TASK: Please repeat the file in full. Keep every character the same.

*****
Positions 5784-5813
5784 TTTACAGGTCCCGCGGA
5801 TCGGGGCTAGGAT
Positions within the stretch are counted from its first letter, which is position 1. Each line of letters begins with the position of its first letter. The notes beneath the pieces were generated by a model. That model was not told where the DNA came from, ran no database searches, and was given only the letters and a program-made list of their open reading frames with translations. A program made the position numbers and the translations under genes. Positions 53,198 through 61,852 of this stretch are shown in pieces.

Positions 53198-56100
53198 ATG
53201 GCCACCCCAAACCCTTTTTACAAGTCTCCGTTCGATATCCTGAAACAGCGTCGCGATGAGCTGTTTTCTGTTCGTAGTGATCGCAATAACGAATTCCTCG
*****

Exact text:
Positions 5784-5813
5784 TTTACAGGTCCCGCGGA
5801 TCGGGGCTAGGAT
Positions within the stretch are counted from its first letter, which is position 1. Each line of letters begins with the position of its first letter. The notes beneath the pieces were generated by a model. That model was not told where the DNA came from, ran no database searches, and was given only the letters and a program-made list of their open reading frames with translations. A program made the position numbers and the translations under genes. Positions 53,198 through 61,852 of this stretch are shown in pieces.

Positions 53198-56100
53198 ATG
53201 GCCACCCCAAACCCTTTTTACAAGTCTCCGTTCGATATCCTGAAACAGCGTCGCGATGAGCTGTTTTCTGTTCGTAGTGATCGCAATAACGAATTCCTCG